6. Absolute Priority I—Increasing access and completion for underrepresented, underprepared, or low-income students.

7. Competitive Preference Priority: Watt, S. E., Badger, A. J. (2009). Effects of social belonging on homesickness: An application of the belongingness hypothesis. Personality and Social Psychology Bulletin, 35(4), 516-530. doi:10.1177/0146167208329695 (http://psp.sagepub.com/content/early/2009/02/03/0146167208329695.full.pdf+html)

Marcus, G. B., Howard, J. P. F., & King, D. C. (1993). Integrating community service and classroom instruction enhances learning: Results from an experiment. Educational Evaluation and Policy Analysis, 15 (4), 410-419. (article attached)

8. MSI: N/A

9. Total number of students involved in the project over the four year period We anticipate across our three programming years to serve about 9,000 students in programs, plus comparison group students of comparable size.

Delta State University Abstract

Institution: Delta State University

Project Title: Okra Scholars

Project Director: Christy Riddle Evaluator: Dr. Jacqueline Craven

DSU Box 3232, Union 308 DSU Box 3112, Ewing 36, Cleveland, MS 38733 Cleveland,

662-836-4336; 662-846-4303

criddle@deltastate.edu; jcraven@deltastate.edu
The goals of the Okra Scholars project are to: 1) Develop and demonstrate a holistic and integrated student support approach to increase persistence to degree completion; and 2) Demonstrate effectiveness of the intervention strategies that are scalable and replicable. The target population is underprepared students with an ACT score between 17 and 21 from the Mississippi Delta, the majority of which are also underrepresented and/or low –income. The proposed activities include an array of student engagement activities consisting of academic support, career development, and cultural competency. The outcome is that participants will persist and complete their course of study at a rate of 20 percent greater than the control group.
Absolute Priority 1: Increasing Access and Completion for Underrepresented, Underprepared, or Low-Income Students

Competitive Preference Priority Evidence of Promise Citations:

Brock, T. (2010, Spring). Young Adults and Higher Education: Barriers and Breakthroughs to Success. The Future of Children, 20(1), 109-132.

Falcone, T. (2011, November). Toward a New Model of Student Persistence in Higher

Education. Paper presented at the annual meeting of the Association for the Study of Higher Education, Charlotte, NC. Retrieved June 30, 2014

Kuh, G. Kinzie, J., Schuh, J., Whitt, E., et al (2005) Properties and Conditions Common to

Educationally Effective Colleges. Student Success in College: Creating Conditions that Matter. San Francisco: Josey-Bass Publishing, pages 27-59. (reference for DEEP)

Tinto, V. (1993). Leaving College: Rethinking the causes and cures of student attrition (2nd ed.).

Chicago: University of Chicago Press.

Minority-Serving Institution: Yes. DSU is designated as 2014 Title III eligible institution and received an approval letter to apply for grant programs authorized under Title III.

Total Number of students involved over the four year period: 200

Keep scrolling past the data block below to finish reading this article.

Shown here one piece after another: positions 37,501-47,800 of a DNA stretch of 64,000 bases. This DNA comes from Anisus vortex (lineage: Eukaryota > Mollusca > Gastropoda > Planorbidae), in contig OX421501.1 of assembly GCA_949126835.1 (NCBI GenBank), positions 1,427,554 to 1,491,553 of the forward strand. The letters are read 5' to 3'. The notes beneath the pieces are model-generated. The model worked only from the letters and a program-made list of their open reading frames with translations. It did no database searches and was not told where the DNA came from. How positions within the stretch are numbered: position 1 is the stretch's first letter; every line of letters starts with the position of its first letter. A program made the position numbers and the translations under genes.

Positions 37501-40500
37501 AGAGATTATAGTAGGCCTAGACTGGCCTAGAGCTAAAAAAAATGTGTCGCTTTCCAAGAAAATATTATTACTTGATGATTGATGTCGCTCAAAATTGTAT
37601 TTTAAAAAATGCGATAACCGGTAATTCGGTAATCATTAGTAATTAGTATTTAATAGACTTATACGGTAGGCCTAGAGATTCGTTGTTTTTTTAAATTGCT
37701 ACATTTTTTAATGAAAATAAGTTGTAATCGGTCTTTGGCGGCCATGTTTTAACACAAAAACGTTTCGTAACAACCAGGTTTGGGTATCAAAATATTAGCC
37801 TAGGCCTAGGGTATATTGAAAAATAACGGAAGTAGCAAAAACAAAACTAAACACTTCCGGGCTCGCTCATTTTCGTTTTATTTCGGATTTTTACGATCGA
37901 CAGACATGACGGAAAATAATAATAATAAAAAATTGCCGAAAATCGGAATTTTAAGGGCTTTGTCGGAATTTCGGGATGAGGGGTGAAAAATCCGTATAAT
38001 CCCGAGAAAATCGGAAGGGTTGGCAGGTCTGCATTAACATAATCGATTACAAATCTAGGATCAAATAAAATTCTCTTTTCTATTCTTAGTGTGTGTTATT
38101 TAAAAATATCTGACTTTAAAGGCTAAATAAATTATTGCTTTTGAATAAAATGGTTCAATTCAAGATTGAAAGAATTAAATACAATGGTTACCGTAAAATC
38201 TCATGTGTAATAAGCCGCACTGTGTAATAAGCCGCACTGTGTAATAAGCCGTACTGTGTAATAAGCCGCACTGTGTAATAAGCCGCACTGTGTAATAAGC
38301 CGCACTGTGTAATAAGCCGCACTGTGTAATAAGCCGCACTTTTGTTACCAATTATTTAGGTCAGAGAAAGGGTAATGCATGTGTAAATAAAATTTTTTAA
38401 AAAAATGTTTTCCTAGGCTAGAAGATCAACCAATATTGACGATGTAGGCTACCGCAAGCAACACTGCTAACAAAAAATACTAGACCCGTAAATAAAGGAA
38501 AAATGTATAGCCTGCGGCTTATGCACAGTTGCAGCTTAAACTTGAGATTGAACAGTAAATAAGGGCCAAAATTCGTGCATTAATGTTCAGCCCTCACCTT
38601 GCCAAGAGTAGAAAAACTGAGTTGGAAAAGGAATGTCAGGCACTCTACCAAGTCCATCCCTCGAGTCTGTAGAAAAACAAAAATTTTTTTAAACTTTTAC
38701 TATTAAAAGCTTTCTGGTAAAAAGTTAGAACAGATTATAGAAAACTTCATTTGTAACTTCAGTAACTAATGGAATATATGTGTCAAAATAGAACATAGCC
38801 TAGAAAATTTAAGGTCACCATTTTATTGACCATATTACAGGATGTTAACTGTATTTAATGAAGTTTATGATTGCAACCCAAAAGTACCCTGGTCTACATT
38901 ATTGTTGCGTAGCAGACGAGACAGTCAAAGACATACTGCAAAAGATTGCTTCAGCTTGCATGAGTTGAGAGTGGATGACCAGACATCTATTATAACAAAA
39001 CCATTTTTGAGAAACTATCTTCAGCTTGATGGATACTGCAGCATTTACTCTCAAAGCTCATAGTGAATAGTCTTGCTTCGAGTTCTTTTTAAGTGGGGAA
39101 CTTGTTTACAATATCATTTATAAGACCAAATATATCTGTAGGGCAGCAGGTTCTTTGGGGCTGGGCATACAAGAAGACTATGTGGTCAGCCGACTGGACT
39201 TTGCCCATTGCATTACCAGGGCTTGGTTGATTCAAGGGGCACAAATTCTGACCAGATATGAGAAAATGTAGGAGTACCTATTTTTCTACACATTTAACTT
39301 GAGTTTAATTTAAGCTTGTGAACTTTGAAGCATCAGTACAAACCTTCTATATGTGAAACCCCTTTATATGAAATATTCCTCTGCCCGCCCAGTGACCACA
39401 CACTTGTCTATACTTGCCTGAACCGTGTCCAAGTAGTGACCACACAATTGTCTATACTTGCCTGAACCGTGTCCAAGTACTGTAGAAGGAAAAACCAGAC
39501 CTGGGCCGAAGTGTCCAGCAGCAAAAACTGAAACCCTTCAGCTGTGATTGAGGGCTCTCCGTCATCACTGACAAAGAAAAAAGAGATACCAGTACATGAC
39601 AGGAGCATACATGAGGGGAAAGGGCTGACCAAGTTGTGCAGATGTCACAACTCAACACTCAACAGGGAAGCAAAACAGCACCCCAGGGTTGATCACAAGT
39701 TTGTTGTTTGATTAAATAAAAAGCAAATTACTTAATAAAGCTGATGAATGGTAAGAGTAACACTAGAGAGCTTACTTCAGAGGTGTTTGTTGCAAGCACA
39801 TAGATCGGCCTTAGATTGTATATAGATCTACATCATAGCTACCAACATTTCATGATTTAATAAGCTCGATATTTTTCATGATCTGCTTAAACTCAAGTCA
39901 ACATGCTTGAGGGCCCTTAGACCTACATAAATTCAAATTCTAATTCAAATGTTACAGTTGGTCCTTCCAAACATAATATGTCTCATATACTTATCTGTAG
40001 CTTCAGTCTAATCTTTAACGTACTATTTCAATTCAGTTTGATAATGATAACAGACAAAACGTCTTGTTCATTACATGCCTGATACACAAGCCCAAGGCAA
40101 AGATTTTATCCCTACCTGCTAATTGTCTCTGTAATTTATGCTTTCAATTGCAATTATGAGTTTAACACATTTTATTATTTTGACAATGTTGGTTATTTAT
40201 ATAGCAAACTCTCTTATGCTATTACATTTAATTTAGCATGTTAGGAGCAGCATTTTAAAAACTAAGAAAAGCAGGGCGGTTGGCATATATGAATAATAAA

University of North Carolina at Chapel Hill Abstract

1. Applicant Institution: The University of North Carolina at Chapel Hill (UNC-CH)

2. The Finish Line Project: 4-Year Degree Attainment for First-Generation College Students

3. Project Director: Abigail Panter, The University of North Carolina at Chapel Hill,

Campus Box 3504, Chapel Hill, NC 27599, (919) 843–7773, panter@unc.edu

4. Evaluator: Amy Germuth, EvalWorks, LLC, 150 Solterra Way, Durham, NC 27705, (919) 401–5403, AmyGermuth@EvalWorks.com
5. Abstract:
The Finish Line Project will ensure more first generation college students (FGCS), including rural, transfer, and historically underserved students, will access, persist in, and complete postsecondary study through the implementation of multifaceted programs and supports. The Finish Line Project includes innovative and evidence-based strategies to help students earn four year undergraduate degrees in a timely and affordable manner.
The project contains supports and structures for students of all majors as well as targeted interventions for science, technology, engineering, and mathematics (STEM) majors. The project has a three-part approach including: (1) curricular innovation, (2) outreach and support, and (3) pathways for timely and affordable degree completion. This intentional three-part approach ensures prompt results as well as far-reaching and long-lasting success. Activities exhibiting Evidence of Promise set the foundation for the project’s work. The project also includes a continuous evaluation plan that will provide early and frequent empirical feedback to enable the project to be dynamic, responsive, and agile. The First in the World grant will provide seed money for The Finish Line Project, which will be sustained by the University of North Carolina at Chapel Hill (UNC-CH) and fully integrated into institutional practices after the grant period ends.
6. Absolute Priority: I – Increasing Access and Completion for Underrepresented, Underprepared, or Low-Income Students

7. Evidence of Promise: Structured, Active Learning Environments

Braxton, J. M., Milem, J. F., & Sullivan, A. S. (2000).The Influence of Active Learning on the College Student Departure Process: Toward a Revision of Tinto’s Theory. Journal of Higher Education, 71(5), 569–590. http://www.jstor.org/stable/2649260

Haak, D.C., HilleRisLambers, J., Pitre, E., & Freeman, S. (2011). Increased structure and active learning reduce the achievement gap in introductory biology. Science, 332(6034), 1213-1216.


8. Minority-Serving Institution: No